|Similar Augustine Volcano, Kenai Fjords National, Chugach National Forest, Chugach State Park, Denali|
Set net fishing west cook inlet alaska
Cook Inlet (Dena'ina: Tikahtnu) stretches 180 miles (290 km) from the Gulf of Alaska to Anchorage in south-central Alaska. Cook Inlet branches into the Knik Arm and Turnagain Arm at its northern end, almost surrounding Anchorage. On its south end merges with Shelikof Strait, Stevenson Entrance, Kennedy Entrance and Chugach Passage.
- Set net fishing west cook inlet alaska
- Map of Cook Inlet Alaska USA
Map of Cook Inlet, Alaska, USA
The watershed covers about 100,000 km² of southern Alaska, east of the Aleutian Range, south and east of the Alaska Range, receiving water from its tributaries the Knik River, the Little Susitna River, and the Susitna and Matanuska rivers. The watershed includes the drainage areas of Denali (formerly named Mount McKinley). Within the watershed there are several national parks and the active volcano Mount Redoubt, along with three other historically active volcanoes. Cook Inlet provides navigable access to the port of Anchorage at the northern end, and to the smaller Homer port further south. Before the growth of Anchorage, Knik was the destination for most marine traffic in upper Cook Inlet. Approximately 400,000 people live within the Cook Inlet watershed.
The Cook Inlet region contains active volcanoes, including Augustine Volcano and Mount Redoubt. Volcanic eruptions in the region have been associated with earthquakes and tsunamis, and debris avalanches have resulted in tsunamis also. There was an earthquake of the magnitude of 7.1 on December 31, 1901 generated by an eruption that caused several tsunamis. In 2009 a lahar from Mt. Redoubt threatened the Drift River oil terminal.
The inlet was first explored and settled by Dena'ina people. In the 18th century, Russian fur hunters (promyshlenniki) were among the first European visitors. The Lebedev Lastochkin Company leader Stepan Zaikov established a post at the mouth of the Kenai River, Fort Nikolaev, in 1786. These fur trappers used Siberian Native and Alaska Native people, particularly Aleuts from the Aleutian Islands and Koniag natives from Kodiak, to hunt for sea otters and other marine mammal species for trade with China via Russia's then-exclusive inland port of trade at Kiakhta.
Other Europeans to visit Cook Inlet include the 1778 expedition of James Cook, its namesake, who sailed into it while searching for the Northwest Passage. Cook received maps of Alaska, the Aleutians, and Kamchatka during a visit with Russian fur trader Gerasim Izmailov in Unalaska, and combined these maps with those of his expedition to create the first Mercator projection of the North Pacific. The inlet was named after Cook in 1794 by George Vancouver, who had served under Cook in 1778. Turnagain Arm was named by William Bligh of HMS Bounty fame. Bligh served as Cook's Sailing Master on his 3rd and final voyage, the aim of which was discovery of the Northwest Passage.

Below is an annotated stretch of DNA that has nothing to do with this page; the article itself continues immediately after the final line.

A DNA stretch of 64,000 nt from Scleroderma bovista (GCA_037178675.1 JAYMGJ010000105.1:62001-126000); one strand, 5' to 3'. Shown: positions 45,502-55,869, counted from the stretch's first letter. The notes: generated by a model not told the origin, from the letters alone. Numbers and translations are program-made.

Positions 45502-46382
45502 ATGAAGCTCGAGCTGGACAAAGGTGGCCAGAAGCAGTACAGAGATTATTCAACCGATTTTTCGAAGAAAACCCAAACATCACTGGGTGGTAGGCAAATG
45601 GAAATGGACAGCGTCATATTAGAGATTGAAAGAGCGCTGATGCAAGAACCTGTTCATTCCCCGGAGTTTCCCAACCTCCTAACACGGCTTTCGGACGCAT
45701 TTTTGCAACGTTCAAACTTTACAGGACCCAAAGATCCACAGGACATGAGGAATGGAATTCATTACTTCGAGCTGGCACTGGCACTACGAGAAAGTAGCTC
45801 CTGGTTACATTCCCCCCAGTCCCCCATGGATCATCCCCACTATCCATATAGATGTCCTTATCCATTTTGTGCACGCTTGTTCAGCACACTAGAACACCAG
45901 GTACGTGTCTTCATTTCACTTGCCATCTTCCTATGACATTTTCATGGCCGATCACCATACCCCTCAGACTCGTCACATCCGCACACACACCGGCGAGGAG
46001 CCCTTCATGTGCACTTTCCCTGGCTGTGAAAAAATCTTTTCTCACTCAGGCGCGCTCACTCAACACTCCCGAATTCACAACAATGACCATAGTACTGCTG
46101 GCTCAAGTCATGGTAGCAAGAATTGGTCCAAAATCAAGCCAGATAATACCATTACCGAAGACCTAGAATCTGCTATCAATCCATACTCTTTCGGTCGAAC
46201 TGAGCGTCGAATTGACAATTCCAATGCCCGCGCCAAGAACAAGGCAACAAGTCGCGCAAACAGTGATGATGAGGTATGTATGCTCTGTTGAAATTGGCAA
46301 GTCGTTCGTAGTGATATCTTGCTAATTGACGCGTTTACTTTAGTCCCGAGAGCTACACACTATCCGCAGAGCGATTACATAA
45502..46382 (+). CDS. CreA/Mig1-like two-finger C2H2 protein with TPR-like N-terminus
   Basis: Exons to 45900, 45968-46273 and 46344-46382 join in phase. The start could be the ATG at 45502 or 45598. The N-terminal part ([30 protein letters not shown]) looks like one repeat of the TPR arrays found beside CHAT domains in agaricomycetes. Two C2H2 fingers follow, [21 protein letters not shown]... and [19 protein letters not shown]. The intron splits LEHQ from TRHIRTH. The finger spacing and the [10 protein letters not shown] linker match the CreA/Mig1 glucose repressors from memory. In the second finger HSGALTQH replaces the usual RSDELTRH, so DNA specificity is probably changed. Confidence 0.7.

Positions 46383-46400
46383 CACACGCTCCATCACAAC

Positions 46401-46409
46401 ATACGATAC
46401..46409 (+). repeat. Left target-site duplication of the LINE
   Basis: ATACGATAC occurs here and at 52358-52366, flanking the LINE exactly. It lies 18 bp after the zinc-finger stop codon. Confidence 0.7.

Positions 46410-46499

Upon reaching the head of Cook Inlet, Bligh was of the opinion that both Knik Arm and Turnagain Arm were the mouths of rivers and not the opening to the Northwest Passage. Under Cook's orders Bligh organized a party to travel up Knik Arm, which quickly returned to report Knik Arm indeed led only to a river.
Afterwards a second party was dispatched up Turnagain Arm and it too returned to report only a river lay ahead. As a result of this frustration the second body of water was given the disingenuous name "Turn Again". Early maps label Turnagain Arm as the "Turnagain River".
The S.S. Farallon was a wooden Alaskan Steamship Company liner that struck Black Reef in the Cook Inlet on January 5, 1910. All thirty-eight men on board survived, and were rescued twenty-nine days later. Few white people visited upper Cook Inlet until construction of the Alaska Railroad along the eastern shores of Turnagain Arm and Knik Arm of Cook Inlet around 1915. The natives of the Eklutna village are the descendants of the residents of eight native villages around upper Cook Inlet.
During the 1964 Alaska earthquake, areas around the head of Turnagain Arm near Girdwood and Portage dropped as much as 8 feet (2.4 m) by subsidence and subsequent tidal action. Both hamlets were destroyed. Girdwood was later relocated inland and Portage was abandoned. About 20 miles (32 km) of the Seward Highway sank below the high-water mark of Turnagain Arm; the highway and its bridges were raised and rebuilt in 1964–66.
Most of Alaska's population surrounds Cook Inlet, concentrated in the Anchorage, Alaska area and in communities on the Kenai Peninsula. The more remote west side of the inlet is not connected to the road system, and is home to the village of Tyonek, Alaska, and a number of oil camps.
The Cook inlet Beluga whale is a genetically distinct and geographically isolated stock. The population has fallen to 278 in 2005 and they are listed as Critically Endangered in the IUCN Red List of Threatened Species. Perhaps due to local hunt, although though a recent article in the Anchorage Daily News questioned this conclusion.
Cook Inlet activities include commercial fishing, oil and gas development, release of treated sewage, noise from aircraft and ships, shipping traffic, and tourism. However, it is not known what impact these activities had on the beluga whale population.
In 2000, the US National Marine Fisheries Service listed the Cook Inlet beluga whale population as depleted and began development of a conservation plan. On October 22, 2008 the Cook Inlet beluga whale was put onto the endangered species list.
The Coastal Marine Institute at the University of Alaska Fairbanks's School of Fisheries and Ocean Sciences working with the U.S. Department of the Interior's Minerals Management Service (MMS), began a three-year project in 2003 focusing on the water circulation in Cook Inlet.